Tracey Hoffmann
Descendant of the Gubi Gubi and Kulali people from Charleville
Royal Australian Army Nursing Corps
Australian Army

Australian Operational Service Medal
Defence Ling Service Medal
Australian Defence Medal


Born and raised in Brisbane, I completed my Nursing Degree at Griffith University in 1997 and worked as an Indigenous Registered Nurse in primary health care throughout Queensland, Torres Strait and the Northern Territory before joining defence in 2006.  I also have a postgraduate certificate in business at the Northern Territory University and Certificate IV in Workplace Health and Safety. I cannot ever remember not wanting to be a nurse in the Army, but when I was younger, life kept me busy with my studies and raising a family with my husband (who is also in the military). When my boys grew older, I decided it was the time to pursue my dream of nursing in the Army.  Initially, I served in the Royal Australian Navy for a short time before transferring to the Army as a Nursing Officer.  In 2009, I headed the Specialist Health Recruitment Team at Defence Force Recruiting in Brisbane and Senior Nursing Instructor and Divisional Officer at the Naval School of Health, HMAS Cerberus as well as attending and supporting numerous Indigenous community engagement activities. I deployed on Pacific Partnership on USNS Mercy with a Joint Health Team from Australia, providing post-surgical humanitarian care for people on remote islands of Indonesia.

We were part of a defence contingent sent to Melbourne at the beginning of the first COVID lockdown. We thought we would only be away for a couple of weeks, but then weeks turned into months. All my family lived in Queensland. There were many days I felt lonely being away from family, but being a little older than most of the others, I felt comforted knowing the people around me were in the same position. I bought some knitting yarn and needles from Lifeline and made a very long scarf – then unpicked it and then knitted it again – three times over. In the end, we didn’t see our families for 7 months. I never finished that scarf, and it is still sitting in my storage ottoman. In 2021, I was lucky to be posted to 51FNQR as the Unit Welfare Officer to support command and advise on complex welfare issues for Indigenous and non-indigenous members. Currently, I am posted to Joint Health Unit Far North Queensland as the Indigenous liaison Health Officer, providing medical and dental support for soldiers of 51 FNQR.  I enjoy being able to travel to remote communities on the Cape to liaise with the local health clinics to assist with medical care and vaccinations for our soldiers to prepare them for Operational activities, and exercises and comply with defence medical requirements.  As an older Indigenous female officer, I enjoy supporting and mentoring our younger female Indigenous/Torres Strait soldiers at 51 FNQR.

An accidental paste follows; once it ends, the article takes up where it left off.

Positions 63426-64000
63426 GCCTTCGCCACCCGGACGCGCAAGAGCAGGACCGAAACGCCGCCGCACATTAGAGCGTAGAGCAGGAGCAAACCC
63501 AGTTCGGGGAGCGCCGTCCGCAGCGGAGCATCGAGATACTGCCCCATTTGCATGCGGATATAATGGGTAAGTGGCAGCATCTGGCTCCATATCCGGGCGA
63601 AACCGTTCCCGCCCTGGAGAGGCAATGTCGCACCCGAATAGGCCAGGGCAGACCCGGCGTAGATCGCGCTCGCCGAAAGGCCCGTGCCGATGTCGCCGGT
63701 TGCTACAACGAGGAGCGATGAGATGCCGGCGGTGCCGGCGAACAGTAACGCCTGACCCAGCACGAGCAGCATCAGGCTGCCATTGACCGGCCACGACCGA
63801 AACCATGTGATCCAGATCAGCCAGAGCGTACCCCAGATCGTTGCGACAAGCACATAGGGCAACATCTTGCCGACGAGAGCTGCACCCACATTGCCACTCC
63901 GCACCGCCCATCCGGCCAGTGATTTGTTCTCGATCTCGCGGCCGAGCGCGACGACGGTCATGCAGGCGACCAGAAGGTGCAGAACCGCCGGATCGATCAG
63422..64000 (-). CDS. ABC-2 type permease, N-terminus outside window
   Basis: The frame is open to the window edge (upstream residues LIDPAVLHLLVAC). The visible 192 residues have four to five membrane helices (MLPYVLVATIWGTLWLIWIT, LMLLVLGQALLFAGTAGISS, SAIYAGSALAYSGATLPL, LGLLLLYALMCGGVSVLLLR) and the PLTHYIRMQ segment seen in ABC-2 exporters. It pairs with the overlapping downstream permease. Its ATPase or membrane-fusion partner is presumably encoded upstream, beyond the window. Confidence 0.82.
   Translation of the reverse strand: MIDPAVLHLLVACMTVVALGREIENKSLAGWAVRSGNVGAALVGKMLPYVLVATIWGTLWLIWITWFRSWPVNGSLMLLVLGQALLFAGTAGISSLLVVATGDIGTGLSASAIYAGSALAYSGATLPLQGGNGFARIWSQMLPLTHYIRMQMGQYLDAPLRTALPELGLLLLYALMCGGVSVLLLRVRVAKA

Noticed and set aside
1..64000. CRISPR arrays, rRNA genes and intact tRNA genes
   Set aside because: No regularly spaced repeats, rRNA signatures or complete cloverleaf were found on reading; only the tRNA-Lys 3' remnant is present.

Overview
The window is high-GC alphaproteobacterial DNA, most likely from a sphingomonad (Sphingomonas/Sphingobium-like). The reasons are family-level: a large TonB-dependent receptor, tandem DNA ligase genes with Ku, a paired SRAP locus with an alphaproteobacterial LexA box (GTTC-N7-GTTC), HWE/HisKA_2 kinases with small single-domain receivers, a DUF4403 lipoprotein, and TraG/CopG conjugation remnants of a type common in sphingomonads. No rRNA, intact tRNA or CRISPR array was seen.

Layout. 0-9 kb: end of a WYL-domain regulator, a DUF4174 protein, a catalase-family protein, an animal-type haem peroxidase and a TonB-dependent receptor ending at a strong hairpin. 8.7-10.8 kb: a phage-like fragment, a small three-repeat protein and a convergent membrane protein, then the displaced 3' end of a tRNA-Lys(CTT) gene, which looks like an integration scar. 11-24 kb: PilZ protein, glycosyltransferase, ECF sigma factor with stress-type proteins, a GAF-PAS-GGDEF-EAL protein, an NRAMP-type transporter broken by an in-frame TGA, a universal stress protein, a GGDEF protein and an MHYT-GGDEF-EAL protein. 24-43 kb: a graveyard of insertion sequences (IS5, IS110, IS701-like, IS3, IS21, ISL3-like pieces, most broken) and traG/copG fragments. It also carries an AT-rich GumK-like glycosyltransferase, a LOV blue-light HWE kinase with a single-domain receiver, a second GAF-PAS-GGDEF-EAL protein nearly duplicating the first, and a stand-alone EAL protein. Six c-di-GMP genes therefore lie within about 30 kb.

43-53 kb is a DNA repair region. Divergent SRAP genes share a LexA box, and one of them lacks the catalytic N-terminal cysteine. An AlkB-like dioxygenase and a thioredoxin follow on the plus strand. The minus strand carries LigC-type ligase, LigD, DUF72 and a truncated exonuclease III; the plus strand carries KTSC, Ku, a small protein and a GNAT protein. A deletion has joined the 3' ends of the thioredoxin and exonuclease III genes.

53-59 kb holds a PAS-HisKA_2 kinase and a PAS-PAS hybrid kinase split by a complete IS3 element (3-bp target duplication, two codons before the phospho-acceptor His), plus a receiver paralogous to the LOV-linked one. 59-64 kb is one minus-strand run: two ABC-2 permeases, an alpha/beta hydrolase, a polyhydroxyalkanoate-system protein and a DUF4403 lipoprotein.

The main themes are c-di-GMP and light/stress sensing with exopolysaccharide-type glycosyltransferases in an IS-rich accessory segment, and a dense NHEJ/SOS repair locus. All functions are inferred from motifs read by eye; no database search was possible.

As a mother, I have two wonderful sons who also went on to join the military. One son served in the Army for nine years, and the other served in the Navy for 10 years. Now that I have a beautiful grandson, I want him to be proud of his Grandma and say she is pretty cool! I have had some ups and downs throughout my career and sometimes thought about leaving, but I enjoy what I do too much to walk away.  I may be a little older than most but it doesn’t stop my passion to help others throughout their journey in defence.  At the end of the day, my favourite thing is hanging out with family and friends entertaining at home.